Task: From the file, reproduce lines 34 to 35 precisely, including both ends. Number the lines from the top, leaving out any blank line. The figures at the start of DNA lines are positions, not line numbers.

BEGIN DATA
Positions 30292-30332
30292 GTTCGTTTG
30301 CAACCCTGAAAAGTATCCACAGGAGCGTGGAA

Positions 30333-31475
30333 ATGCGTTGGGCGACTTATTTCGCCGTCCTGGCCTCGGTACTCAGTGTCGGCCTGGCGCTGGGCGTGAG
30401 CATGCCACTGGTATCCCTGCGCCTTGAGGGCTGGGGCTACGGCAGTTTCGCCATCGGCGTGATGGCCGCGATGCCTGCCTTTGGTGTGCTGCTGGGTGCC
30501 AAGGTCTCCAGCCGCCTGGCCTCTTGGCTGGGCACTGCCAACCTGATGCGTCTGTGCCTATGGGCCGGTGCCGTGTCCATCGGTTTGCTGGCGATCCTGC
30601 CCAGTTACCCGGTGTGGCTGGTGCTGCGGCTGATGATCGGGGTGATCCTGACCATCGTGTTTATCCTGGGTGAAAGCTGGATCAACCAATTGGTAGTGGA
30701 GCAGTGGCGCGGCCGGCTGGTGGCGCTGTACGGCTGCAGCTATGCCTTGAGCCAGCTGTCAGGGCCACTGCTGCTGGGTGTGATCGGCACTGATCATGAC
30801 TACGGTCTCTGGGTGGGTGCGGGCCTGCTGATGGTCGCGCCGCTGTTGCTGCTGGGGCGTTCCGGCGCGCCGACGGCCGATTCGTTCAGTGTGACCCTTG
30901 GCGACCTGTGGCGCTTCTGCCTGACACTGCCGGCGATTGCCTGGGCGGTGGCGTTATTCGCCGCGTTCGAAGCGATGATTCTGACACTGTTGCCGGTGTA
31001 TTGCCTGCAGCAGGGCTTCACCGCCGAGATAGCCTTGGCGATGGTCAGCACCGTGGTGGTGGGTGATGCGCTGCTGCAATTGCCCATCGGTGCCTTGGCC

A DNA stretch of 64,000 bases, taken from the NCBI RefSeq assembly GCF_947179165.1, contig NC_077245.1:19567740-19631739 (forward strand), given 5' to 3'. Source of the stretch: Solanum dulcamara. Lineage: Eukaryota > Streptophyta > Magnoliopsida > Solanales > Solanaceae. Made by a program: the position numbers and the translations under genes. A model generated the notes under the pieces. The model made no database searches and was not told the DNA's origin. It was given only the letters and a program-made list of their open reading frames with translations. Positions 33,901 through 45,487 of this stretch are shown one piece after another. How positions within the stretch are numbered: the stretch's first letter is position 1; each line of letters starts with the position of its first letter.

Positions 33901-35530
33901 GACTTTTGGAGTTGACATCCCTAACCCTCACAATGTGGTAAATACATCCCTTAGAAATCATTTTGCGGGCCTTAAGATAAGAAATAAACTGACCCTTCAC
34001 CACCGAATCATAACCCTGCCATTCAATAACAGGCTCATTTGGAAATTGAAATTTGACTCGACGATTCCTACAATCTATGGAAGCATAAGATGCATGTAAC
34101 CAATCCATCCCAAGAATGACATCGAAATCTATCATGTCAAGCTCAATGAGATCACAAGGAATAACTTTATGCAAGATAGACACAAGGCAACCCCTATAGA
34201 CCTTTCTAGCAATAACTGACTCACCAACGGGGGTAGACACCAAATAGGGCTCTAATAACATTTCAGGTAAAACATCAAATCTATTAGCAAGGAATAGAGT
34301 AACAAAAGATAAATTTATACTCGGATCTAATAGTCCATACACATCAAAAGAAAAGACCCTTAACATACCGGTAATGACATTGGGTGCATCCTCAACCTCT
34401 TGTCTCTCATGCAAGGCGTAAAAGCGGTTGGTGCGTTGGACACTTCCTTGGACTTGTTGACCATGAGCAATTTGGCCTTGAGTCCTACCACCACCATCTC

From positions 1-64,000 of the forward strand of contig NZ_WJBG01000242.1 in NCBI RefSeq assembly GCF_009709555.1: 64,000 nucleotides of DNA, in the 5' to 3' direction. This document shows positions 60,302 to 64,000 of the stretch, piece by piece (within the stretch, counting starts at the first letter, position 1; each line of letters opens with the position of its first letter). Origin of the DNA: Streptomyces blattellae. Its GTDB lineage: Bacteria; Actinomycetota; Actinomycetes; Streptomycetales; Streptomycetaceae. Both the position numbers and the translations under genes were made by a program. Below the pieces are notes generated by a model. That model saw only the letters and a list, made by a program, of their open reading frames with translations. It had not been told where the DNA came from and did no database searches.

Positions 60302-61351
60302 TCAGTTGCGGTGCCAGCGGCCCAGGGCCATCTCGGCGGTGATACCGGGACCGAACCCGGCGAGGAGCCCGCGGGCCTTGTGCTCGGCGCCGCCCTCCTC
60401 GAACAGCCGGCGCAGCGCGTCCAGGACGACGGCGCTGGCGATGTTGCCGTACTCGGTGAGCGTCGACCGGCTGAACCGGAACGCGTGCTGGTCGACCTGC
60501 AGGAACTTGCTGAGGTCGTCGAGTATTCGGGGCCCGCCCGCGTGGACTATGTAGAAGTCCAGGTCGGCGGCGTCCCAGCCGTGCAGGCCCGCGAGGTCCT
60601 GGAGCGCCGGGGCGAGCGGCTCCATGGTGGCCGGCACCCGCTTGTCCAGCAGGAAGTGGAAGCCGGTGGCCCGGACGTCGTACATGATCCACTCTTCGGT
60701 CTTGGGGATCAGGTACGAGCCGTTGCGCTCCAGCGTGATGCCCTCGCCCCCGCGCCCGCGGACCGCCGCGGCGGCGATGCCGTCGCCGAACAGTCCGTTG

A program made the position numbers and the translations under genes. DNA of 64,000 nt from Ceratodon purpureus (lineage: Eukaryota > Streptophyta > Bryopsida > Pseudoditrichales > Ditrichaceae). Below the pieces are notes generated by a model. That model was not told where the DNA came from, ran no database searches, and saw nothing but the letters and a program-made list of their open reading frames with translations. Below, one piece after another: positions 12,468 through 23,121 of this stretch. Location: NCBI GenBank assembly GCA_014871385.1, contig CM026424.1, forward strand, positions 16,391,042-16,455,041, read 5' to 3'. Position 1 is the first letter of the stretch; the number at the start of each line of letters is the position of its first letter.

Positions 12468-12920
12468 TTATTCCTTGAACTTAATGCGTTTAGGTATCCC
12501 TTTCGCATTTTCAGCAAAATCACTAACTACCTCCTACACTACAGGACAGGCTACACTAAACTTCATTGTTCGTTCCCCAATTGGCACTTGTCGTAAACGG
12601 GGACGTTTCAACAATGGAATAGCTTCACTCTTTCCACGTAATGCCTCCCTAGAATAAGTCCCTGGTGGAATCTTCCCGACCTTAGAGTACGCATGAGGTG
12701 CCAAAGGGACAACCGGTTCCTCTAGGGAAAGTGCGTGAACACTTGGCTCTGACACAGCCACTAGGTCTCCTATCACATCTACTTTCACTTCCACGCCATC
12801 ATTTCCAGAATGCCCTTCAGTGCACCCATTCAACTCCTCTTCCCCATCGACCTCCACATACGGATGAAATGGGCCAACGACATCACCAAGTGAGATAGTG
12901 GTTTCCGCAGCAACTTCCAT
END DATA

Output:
12801 ATTTCCAGAATGCCCTTCAGTGCACCCATTCAACTCCTCTTCCCCATCGACCTCCACATACGGATGAAATGGGCCAACGACATCACCAAGTGAGATAGTG
12901 GTTTCCGCAGCAACTTCCAT